The next day when they went out to examine the area, they saw that the water level in their pool had dropped almost six inches!
"Weirdology" is just one of several interesting publications put out by R. Hilberg Publications, 377 Race Street, Berea, Ohio 44017...
The ex-minister's name is Paul Hellyer, and it seems that his heyday in Canadian politics was way back in the 1960s. Yet his prestige is great enough that his recent rants have received a lot of press attention here in the U.S. Says he: "I'm so concerned about what the consequences might be of starting an intergalactic war, that I just had to say something."
Hellyer goes on to say: "The Bush administration has finally agreed to let the military build a forward base on the moon, which will put them in a better position to keep track of the goings and comings of the visitors from space, and to shoot at them if they so decide." Hellyer has also stated: "UFOs are as real as the airplanes that fly over your head."
It doesn't seem that Canada will hold public hearings about UFOs any time soon, but it would be very interesting indeed if they eventually do this. (Our thanks to Steven Dunn for this one)...
Apparently Pratt got his start in ufology years ago by writing articles on the subject for the notorious National Enquirer. He was ridiculed for this because of the Enquirer's reputation for gross exaggeration; but Pratt's articles were authentic to the best of his ability. (The Enquirer no longer prints saucer stories at all, for some reason.)
Pratt was co-author of "Night Siege: The Hudson Valley UFO Sightings" in 1987. His biggest interest was in Brazil, and he traveled there thirteen times, often at his own expense. In 1996 he wrote a book called "UFO Danger Zone: Terror and Death in Brazil Where Next?" Some of these incidents, told by uneducated people in the Brazilian jungle, are utterly bizarre, and needless to say they have never been explained. People like Phil Klass never even tried to deal with them!
Pratt was seldom on the UFO lecture circuit, so we only met him a time or two. His definitive study of Brazilian UFO cases never received the attention it deserved. Yet he did his best to publicize an aspect of ufology that otherwise would not have been known in North America at all. He thus should be remembered as an outstanding unsung hero of the UFO movement...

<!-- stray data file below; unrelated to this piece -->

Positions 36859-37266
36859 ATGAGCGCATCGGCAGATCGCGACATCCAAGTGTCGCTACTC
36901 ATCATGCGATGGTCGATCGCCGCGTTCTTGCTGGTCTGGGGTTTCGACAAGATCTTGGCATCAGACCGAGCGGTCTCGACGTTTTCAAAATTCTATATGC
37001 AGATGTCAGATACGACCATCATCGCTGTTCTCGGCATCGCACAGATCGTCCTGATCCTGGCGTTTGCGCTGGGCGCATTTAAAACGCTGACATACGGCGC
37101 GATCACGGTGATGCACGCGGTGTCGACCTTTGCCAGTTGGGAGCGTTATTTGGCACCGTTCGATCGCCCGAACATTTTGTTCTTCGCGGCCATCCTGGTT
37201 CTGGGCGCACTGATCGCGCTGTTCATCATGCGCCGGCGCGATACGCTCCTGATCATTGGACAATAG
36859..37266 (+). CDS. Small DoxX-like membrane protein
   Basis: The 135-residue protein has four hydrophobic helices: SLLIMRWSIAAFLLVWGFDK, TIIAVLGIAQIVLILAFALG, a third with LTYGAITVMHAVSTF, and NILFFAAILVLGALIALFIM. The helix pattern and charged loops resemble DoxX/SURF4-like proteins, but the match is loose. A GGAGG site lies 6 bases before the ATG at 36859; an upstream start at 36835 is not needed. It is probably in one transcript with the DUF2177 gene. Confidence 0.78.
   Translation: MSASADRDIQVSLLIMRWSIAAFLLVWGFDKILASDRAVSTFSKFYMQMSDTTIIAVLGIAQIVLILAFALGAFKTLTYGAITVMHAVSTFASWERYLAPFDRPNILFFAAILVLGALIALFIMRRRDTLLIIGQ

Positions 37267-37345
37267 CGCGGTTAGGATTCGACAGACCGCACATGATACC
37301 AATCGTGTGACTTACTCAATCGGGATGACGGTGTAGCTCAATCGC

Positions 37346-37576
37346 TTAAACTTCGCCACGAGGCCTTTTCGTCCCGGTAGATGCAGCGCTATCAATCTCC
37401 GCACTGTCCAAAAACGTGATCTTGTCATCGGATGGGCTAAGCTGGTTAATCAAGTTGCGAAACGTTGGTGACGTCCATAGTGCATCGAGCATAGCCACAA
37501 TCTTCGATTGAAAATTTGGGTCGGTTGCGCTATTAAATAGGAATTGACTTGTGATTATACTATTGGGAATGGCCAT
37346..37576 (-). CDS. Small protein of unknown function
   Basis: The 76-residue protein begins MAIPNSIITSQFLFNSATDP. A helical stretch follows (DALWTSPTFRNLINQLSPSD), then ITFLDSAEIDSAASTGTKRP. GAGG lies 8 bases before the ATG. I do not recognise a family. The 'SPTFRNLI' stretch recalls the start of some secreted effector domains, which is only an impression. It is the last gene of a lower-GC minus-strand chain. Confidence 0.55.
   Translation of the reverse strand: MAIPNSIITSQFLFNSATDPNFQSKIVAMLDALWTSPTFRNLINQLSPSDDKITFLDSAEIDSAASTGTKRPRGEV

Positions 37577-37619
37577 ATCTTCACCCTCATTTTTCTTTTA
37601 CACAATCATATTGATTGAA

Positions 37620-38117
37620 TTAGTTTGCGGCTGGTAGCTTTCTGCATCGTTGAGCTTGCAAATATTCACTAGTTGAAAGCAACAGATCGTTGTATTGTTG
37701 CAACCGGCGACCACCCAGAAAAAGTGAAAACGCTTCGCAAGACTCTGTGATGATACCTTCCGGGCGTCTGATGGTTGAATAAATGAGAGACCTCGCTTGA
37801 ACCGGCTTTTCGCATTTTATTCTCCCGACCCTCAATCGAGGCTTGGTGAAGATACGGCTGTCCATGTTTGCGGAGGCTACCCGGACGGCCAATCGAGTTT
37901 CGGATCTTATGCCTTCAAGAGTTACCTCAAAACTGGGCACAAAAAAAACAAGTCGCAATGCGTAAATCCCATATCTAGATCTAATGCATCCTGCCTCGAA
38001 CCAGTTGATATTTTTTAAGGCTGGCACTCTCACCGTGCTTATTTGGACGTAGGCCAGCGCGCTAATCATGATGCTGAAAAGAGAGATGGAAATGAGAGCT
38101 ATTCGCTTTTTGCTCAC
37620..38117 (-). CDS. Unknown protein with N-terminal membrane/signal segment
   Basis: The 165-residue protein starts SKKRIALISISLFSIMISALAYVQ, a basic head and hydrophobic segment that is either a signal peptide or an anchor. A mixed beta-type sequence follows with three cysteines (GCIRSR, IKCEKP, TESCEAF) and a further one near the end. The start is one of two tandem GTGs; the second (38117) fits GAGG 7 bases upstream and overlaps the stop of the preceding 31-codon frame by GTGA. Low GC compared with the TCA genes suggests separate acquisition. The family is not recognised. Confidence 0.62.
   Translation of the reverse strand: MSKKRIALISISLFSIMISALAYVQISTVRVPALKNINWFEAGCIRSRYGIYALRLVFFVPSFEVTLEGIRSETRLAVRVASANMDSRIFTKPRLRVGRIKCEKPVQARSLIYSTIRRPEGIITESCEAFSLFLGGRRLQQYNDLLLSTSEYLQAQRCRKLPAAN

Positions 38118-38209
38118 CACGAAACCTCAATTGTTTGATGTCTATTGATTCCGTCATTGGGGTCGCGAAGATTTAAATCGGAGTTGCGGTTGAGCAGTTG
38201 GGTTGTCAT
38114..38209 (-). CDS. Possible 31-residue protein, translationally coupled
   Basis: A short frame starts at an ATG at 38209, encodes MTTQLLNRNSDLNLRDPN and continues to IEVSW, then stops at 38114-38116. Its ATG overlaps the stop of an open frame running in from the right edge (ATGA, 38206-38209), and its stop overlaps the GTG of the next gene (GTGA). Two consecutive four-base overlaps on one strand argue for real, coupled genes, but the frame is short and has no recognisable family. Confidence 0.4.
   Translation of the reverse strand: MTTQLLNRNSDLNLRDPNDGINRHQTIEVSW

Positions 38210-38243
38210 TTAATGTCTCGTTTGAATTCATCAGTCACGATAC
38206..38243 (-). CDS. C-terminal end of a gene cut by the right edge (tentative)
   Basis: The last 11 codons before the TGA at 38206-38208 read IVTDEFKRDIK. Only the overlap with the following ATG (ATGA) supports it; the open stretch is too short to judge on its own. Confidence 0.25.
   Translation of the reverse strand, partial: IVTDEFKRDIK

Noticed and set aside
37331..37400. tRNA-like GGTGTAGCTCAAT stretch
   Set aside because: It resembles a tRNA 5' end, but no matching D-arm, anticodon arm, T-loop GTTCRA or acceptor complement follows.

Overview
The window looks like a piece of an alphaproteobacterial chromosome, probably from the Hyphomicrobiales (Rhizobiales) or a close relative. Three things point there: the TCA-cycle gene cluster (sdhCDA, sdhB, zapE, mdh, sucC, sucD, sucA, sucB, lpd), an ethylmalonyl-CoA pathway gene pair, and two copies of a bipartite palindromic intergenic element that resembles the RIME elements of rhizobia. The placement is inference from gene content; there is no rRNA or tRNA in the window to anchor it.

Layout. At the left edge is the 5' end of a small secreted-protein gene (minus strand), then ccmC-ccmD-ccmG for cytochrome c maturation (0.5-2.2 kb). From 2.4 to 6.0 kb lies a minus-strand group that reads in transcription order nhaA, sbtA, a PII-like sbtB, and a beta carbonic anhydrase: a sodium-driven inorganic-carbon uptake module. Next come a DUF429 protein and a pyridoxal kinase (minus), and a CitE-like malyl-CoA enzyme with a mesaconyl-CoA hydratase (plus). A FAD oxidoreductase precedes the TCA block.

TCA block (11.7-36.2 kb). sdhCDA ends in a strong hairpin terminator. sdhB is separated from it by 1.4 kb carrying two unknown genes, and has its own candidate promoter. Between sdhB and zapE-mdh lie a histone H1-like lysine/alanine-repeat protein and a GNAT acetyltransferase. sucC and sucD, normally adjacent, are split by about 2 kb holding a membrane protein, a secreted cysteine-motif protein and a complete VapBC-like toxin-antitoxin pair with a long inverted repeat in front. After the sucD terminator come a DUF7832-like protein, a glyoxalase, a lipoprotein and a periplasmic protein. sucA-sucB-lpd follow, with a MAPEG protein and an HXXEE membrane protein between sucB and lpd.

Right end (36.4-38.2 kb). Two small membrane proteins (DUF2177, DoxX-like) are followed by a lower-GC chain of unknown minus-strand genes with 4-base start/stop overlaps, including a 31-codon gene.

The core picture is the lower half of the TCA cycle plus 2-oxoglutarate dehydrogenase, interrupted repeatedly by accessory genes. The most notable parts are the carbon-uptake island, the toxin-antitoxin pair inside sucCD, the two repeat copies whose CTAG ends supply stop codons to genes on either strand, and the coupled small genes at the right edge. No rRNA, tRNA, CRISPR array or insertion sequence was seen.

We still believe that UFOs are an aspect of the paranormal, not physical alien spaceships. Apparently there is a whole realm of very weird stuff that we come into contact with only very occasionally, all things considered. This is one of the reasons it is not of much interest to mainstream science. It does not affect the daily lives of most people. Crackpots and semi-crackpots abound; but we are determined not to lose our sense of humor...
The government has at various times claimed the object was a meteor or a Russian satellite, but these theories do not fit the evidence. Very recently a NASA spokesman has claimed that the thing was a Russian satellite but that "government records documenting it have been lost." This explanation is kind of hard to swallow, though theoretically it could be true. Representatives of the Science Fiction TV channel are currently suing the government for more information on this case.
Not mentioned in our article is Stan Gordon, a nearby UFO researcher who has been on top of the Kecksburg case ever since it happened. He does not claim the object was a space ship, but he insists that the two above-mentioned explanations do not fit.
On Dec. 9th, 2005, the good citizens of Kecksburg & surrounding territory celebrated the 40th anniversity of the event with a mini-convention. Mercifully, world-traveling UFO expert Stanton Friedman was not there. (Thanks to Vince Ditchkus)...
A contactee/abductee identified only as "Diane, Missouri rural housewife" has had a lifetime of interactions with aliens. She describes one of her encounters with a sexy Nordic:
"One time it was love for him and a sexual desire that went beyond anything on earth. I am purposely blocking out a lot of it for I now feel sadness and much guilt. I cheated on my husband. It's difficult to explain the sex we had together, for it seemed to be other dimensional. It was at his place and I remember the outside wall was glass. It went far beyond anything we can do on this earth plane. The orgasms were constant, fast, furious, and savage. I remember looklng up once at his beautiful face. God, I could have consumed him."
Said one supposed UFO enthusiast, "If aliens really came, they would more likely appear before our eyes politely rather than hide themselves." Yet the research center probably will be built in the near future. (Thanx to Dean Zevchek)...
Haut was the press officer at Roswell Army Air Field in July, 1947, when something crashed nearby. The original headline in the Roswell Daily Record read: "RAAF Captures Flying Saucer", but this startling pronouncement was quickly changed to a weather balloon explanation. The whole matter was virtually forgotten until 1978, when several ufologists started digging into the case - and this research still continues.
Haut did not claim to have personally seen alien bodies or debris, but rumor has it that he "enlarged" his recollections in an interview with our colleague Wendy Conners a couple of years ago. Hopefully she will release the text of this very interesting interview.